TOYOTA has launched its seven-seat Highlander SUV for the first time in the UK and it’s emerging as one of the most practical, comfortable and safe family cars on the market.
The Highlander has actually been around since 2000, but this fourth-generation version is the first to be sold in the UK, and it has plenty of all-round appeal, including the longest boot in its class, all-wheel-drive with a two-tonne towing capacity and a wealth of on-board kit.
The vehicle is powered by Toyota’s fourth generation full hybrid electric powertrain, which is self-charging and delivers a combined 39.2-39.7mpg with carbon emissions set at 160-163g/km.
It matches a four-cylinder, 2.5-litre petrol engine with front and rear electric motors for intelligent all-wheel drive, and there is a nickel-metal hydride battery which is located beneath the second row of seats.
With a maximum power output of 245bhp, the Highlander can reach 62mph from a standing start in 8.3 seconds and maxes out at 111mph.
Customers can choose from two generously equipped trim levels called Excel, priced at £50,610, and Excel Premium, costing from £52,590. Toyota believes about 80% of customers will opt for the Highlander Excel.
Both models have a Skyview panoramic roof, LED headlights, triple-zone air conditioning, wireless phone charging, an 11-speaker pitch-perfect JBL sound system, and heated front seats. There is full smartphone integration via Apple CarPlay or Android Auto, a heated steering wheel, and leather upholstery. The Excel Premium also gains a hands-free tailgate operation, head-up display, heated rear seats and a digital rear-view mirror.
The Highlander is definitely a looker, with sleek, sophisticated styling and smooth lines. There are flared wheel arches, trapezoidal upper and lower grilles, large 20-inch alloy wheels, black pillars and slim rear light clusters.
Measuring just under five metres in length, it’s built on the same GA-K platform as the RAV4, and has been designed with practicality and flexibility in mind with ample room for seven occupants.
The interior is modern in its layout with upmarket satin and wood grain finishes. There is plenty of seat and steering wheel adjustments available to find the perfect driving position, and the seating is quite elevated, resulting in good all-round visibility, which is a plus factor on a car that will most likely feature on the school run. And all dials, controls and readouts are perfectly positioned for driver usability on the fly.
We tried the top-of-the-range Highlander Excel Premium, so it had all the bells and whistles, and it performed impressively on a range of roads over a two-and-a-half-hour drive.
The acceleration via the CVT transmission is nice and smooth - provided you don’t stamp on the accelerator pedal - and it made light work of overtaking even when going up quite a steep hill.
With the lowest centre of gravity in the segment, the Highlander’s road holding is confident, with nicely weighted steering.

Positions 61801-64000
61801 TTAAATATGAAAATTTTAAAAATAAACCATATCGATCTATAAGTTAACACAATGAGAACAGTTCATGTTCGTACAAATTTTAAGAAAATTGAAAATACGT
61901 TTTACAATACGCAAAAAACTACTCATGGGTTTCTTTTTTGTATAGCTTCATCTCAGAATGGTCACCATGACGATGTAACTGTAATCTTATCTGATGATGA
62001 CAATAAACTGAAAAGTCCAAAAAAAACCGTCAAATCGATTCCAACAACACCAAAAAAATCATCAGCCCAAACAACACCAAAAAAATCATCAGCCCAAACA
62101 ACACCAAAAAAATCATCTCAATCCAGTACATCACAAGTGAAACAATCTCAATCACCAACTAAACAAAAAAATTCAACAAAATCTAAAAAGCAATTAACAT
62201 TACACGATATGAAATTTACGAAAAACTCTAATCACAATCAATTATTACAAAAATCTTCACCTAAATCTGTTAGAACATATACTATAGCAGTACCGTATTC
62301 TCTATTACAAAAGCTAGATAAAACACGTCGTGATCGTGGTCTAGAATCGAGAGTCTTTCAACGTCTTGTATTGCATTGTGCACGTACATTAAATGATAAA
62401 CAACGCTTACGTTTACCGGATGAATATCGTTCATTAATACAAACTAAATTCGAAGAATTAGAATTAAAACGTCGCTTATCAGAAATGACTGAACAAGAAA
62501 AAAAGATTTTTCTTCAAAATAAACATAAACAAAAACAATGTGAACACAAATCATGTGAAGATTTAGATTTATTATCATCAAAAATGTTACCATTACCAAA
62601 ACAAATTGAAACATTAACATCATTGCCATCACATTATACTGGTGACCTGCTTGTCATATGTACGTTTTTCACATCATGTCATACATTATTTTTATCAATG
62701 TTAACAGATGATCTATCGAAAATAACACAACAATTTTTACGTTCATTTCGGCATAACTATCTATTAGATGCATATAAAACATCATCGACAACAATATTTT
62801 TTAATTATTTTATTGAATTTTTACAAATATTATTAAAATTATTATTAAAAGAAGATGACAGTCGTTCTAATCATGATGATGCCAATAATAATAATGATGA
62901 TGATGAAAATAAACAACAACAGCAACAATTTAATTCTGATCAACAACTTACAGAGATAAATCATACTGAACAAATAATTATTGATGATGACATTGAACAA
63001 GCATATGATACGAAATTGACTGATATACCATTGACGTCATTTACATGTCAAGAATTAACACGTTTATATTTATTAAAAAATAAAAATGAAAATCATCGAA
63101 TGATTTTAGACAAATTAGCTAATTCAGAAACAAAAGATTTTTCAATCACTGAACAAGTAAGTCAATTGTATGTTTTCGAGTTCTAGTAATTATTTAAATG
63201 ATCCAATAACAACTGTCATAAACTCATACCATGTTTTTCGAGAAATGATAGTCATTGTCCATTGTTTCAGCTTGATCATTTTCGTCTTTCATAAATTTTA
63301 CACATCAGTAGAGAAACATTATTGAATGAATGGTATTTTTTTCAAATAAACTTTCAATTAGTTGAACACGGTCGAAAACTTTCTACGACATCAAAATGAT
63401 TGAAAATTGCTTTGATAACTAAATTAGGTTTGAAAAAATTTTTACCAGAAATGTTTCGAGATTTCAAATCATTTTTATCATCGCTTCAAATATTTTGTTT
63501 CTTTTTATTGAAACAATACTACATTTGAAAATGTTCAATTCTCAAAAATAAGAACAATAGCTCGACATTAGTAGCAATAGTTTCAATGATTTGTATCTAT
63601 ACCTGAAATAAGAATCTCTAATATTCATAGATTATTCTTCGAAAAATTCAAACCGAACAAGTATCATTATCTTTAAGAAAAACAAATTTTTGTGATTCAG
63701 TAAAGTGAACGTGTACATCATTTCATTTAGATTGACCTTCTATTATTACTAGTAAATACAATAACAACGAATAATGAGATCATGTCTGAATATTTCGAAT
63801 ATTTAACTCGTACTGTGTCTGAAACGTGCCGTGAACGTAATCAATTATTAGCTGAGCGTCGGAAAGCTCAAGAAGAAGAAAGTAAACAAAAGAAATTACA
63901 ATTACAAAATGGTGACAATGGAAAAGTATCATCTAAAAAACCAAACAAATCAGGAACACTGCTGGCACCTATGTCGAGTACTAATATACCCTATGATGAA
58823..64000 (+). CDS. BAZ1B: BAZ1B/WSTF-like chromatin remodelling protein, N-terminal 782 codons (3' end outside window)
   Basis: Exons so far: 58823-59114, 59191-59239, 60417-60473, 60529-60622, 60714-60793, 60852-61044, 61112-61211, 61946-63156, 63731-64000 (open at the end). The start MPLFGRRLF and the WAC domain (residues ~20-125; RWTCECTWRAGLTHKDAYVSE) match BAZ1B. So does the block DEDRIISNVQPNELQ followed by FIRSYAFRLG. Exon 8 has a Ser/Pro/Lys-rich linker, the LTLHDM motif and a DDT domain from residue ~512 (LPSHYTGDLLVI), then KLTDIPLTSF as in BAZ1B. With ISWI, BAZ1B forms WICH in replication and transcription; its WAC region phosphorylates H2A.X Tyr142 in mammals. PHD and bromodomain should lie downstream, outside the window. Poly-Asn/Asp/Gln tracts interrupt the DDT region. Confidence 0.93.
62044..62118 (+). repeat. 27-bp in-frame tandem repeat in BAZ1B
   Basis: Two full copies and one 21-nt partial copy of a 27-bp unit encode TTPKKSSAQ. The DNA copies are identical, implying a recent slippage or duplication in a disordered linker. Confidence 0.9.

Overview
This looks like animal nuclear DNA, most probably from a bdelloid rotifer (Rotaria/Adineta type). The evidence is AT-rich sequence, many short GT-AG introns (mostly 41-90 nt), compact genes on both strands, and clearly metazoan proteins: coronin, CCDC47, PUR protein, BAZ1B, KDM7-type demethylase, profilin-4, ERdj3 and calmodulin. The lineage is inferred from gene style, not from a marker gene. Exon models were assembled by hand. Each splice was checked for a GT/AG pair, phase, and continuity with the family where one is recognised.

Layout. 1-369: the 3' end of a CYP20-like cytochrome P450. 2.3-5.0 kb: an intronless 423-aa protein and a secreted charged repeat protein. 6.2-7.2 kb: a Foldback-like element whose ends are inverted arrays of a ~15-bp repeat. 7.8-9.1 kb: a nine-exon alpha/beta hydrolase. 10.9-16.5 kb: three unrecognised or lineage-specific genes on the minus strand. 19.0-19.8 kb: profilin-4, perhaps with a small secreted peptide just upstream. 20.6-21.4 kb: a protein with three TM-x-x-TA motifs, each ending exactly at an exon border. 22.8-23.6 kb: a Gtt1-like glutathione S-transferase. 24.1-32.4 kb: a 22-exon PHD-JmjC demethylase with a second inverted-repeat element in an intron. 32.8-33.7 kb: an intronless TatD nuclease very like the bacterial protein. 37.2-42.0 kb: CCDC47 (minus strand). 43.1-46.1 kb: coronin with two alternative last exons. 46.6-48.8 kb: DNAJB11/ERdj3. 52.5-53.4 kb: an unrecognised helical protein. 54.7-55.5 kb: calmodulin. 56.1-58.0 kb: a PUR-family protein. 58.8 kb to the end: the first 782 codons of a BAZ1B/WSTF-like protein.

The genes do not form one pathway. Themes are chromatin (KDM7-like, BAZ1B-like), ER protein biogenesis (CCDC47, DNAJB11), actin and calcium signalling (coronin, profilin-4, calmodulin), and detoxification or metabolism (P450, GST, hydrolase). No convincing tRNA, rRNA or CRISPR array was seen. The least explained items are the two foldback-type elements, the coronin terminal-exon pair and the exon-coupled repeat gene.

The central stack is packed with dials and controls but it’s all fairly self-explanatory and it’s always nice to see separate buttons to operate the air conditioning and the likes.
The driver can choose from drive modes called Eco, Normal, Sport and Trail, and all modes can be used when the vehicle is being driven in EV mode.
The Highlander features excellent insulation with acoustic glass, special silencers and sound absorbing materials to keep any noise intrusion at bay, and the impressive suspension set-up smooths out rough road surfaces with ease. I did find there was a little noise at higher speeds from the large mirrors, but it was blowing a hooley on the day! And if I’m being really picky, which I am, the ride got a little floaty and wallowy on bumpier surfaces. But those gripes aside, the Highlander performed admirably throughout.
The second row of seats slide and fold forward to offer easy access to the rear seats, and if visibility through the rear-view mirror is blocked by passengers’ heads, the driver can switch to a digital rear-view mirror that offers a camera view of what’s going on behind the car. Clever stuff.
The powered tailgate can be opened by kicking your foot under the rear bumper which is really handy if your arms are full with shopping and, with seven seats in place, there is still 332 litres of storage space, including 27 litres beneath the floor. This increases to a whopping 1,909 litres with the seats in rows two and three dropped flat - and they do drop completely flat.
Although the Highlander has not and may not be tested for a Euro NCAP rating due to the low volume of sales, it is packed to bursting with safety kit and has Toyota Safety Sense fitted as standard.
This includes a pre-collision system that can detect pedestrians day or night, and cyclists during daytime driving. There is emergency steering assist and intersection turn assistance, intelligent adaptive cruise control with curve speed reduction, lane trace assist and lane departure alert, road sign assist and adaptive high beam assist.
Additional safety kit includes trailer sway control, hill descent control, traction and stability control, eCall, Isofix child seat fixtures on outer second row seats and a full suite of airbags.
All in all, the Highlander is quite a big step for Toyota in the UK. We all know how popular SUVs are in the current climate and this latest addition to the line-up not only introduces SUV practicality, but it also brings with it seven-seat flexibility. The Highlander is on sale now, with models protected by Toyota’s excellent five-year, 100,000-mile warranty.